It’s officially February. Which means LSU is half way through their SEC basketball schedule. Their play hasn’t been great, but is it alright to just call them awful and move on, or should we look at the progression of this season compared to the last few dreadful runs? I think the latter is the correct approach to this, so this should be fun, right? ( just nod and agree)
Watching LSU against their SEC foes has been the equivalent of watching a bad movie. We have all done this, there was a movie that you did not see because you thought the trailer or actors sucked, but a friend recommended it. So you sit down and begin to watch this three hour epic, and you soon realize that you should have stuck to your gut decision. Making your way half- way through, you have to make a decision to stop it and catch up on DVR episodes of Jersey Shore (don’t act like you don’t watch) or finish out the movie. This is a place a lot of LSU fans are in over this basketball team. Do you continue cheering them on, or do you start getting ready for baseball season and forget this season ever happened?
I say hold your horses, maybe this movie has a surprise ending. Sure it is a long shot, but I am saying there is a shot. LSU has already played most of their toughest games on the road and at home. It is a proven fact that playing at home is better than on the road, and of LSU’s last nine games, five of them are at home (Arkansas, Alabama, Mississippi State, Georgia and Tennessee). Of the four road games, three of them are winnable games (South Carolina, Ole Miss and Auburn). LSU will enter Saturday’s game against Arkansas with a record of 12-9 and 2-5 in the SEC. At best, LSU should finish out the last nine games with a 6-3 record. If LSU does that and wins a game or two in the SEC tournament, they could make it to a post-season tournament. Not the big one, but the NIT would be nice. At worst, LSU could finish with a 3-6 record. Finishing any worse than this and I think Trent Johnson’s seat might start to burn his bottom.
If the Tigers go 3-6 down the stretch they would finish the season at 15-15. This isn’t a record to brag about, but it is an improvement over the last few years. Improvement is what we all want, right? Look at the chart below, it breaks down the major statistics for the basketball team, comparing this season with the last two. Notice how the numbers, though minimal, are stronger than the last couple of years. (Editor’s notes: Stats collected at NCAA.org and the number in parentheses is their national rank. Also there are 338 division one basketball teams).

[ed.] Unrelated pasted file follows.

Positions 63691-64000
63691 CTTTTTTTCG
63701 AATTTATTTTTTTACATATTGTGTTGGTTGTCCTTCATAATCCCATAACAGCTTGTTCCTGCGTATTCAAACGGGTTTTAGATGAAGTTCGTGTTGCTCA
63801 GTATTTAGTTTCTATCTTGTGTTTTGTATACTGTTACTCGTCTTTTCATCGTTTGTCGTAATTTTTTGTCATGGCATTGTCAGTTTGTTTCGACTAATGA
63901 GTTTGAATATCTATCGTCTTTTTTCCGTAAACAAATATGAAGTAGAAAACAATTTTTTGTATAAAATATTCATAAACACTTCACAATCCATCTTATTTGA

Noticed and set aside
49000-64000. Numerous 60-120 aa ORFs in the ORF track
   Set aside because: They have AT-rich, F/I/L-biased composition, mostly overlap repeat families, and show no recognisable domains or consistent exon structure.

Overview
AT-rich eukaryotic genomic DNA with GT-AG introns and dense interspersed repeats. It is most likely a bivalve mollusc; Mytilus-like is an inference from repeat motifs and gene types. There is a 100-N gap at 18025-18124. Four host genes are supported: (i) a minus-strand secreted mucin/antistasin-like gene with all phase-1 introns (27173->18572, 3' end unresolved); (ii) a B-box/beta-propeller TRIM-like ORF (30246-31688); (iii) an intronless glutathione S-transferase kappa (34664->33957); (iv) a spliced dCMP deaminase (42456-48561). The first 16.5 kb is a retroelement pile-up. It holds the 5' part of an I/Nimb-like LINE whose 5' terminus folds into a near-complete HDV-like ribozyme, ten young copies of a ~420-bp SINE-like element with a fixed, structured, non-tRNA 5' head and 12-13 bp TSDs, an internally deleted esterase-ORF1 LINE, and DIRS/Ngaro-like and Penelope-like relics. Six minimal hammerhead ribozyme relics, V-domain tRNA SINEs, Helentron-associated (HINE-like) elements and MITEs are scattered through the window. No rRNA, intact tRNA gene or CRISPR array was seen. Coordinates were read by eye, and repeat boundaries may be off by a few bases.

|Scoring Offense||66.4 (208)||62.2 (298)||61.5 (302)|
|Scoring Defense||62.8 (71)||66.6 (126)||66.4 (125)|
|Field Goal %||40.7 (284)||40.0 (307)||40.0 (308)|
|Rebounding Margin||.4 (170)||-2.1 (256)||1.0 (154)|
|Turnover Margin||2.8 (37)||-1.1 (255)||-.5 (206)|
|Free Throw %||70.1 (126)||66.5 (252)||69 (149)|
Only two stats have shown serious improvement from last year, rebounding and turnover margin. The addition of Anthony Hickey and Justin Hamilton has been a huge improvement at the point-guard and center position, and their play on the court has backed it up. Unfortunately, the rest of the stats look eerily similar to the last two seasons or are slightly better.
In my last column I was over critical of Trent Johnson. This was an isolated incident because LSU needed a strong performance to lure in the casual fan to support the Tigers down the stretch of SEC play. For a moment, the PMAC reverted back to the Deaf Dome days and the crowd was impacting the team’s performance. Due to the bad loss, LSU will not see a crowd as strong as they did on Saturday, and at best fans will only fill half of the PMAC.
It would be an understatement saying the last month of the season is going to be huge. LSU fans are not basketball fans, they are LSU fans. They want a winner, not an average or worse team, no matter what the sport is. This team over the last month can not just show improvement, they need to win and win more than they lose. If the Tigers finish poorly, LSU might have to get rid of Trent Johnson and try to start over.
Let’s hope that the last month of the LSU basketball movie doesn’t earn a rotten tomato.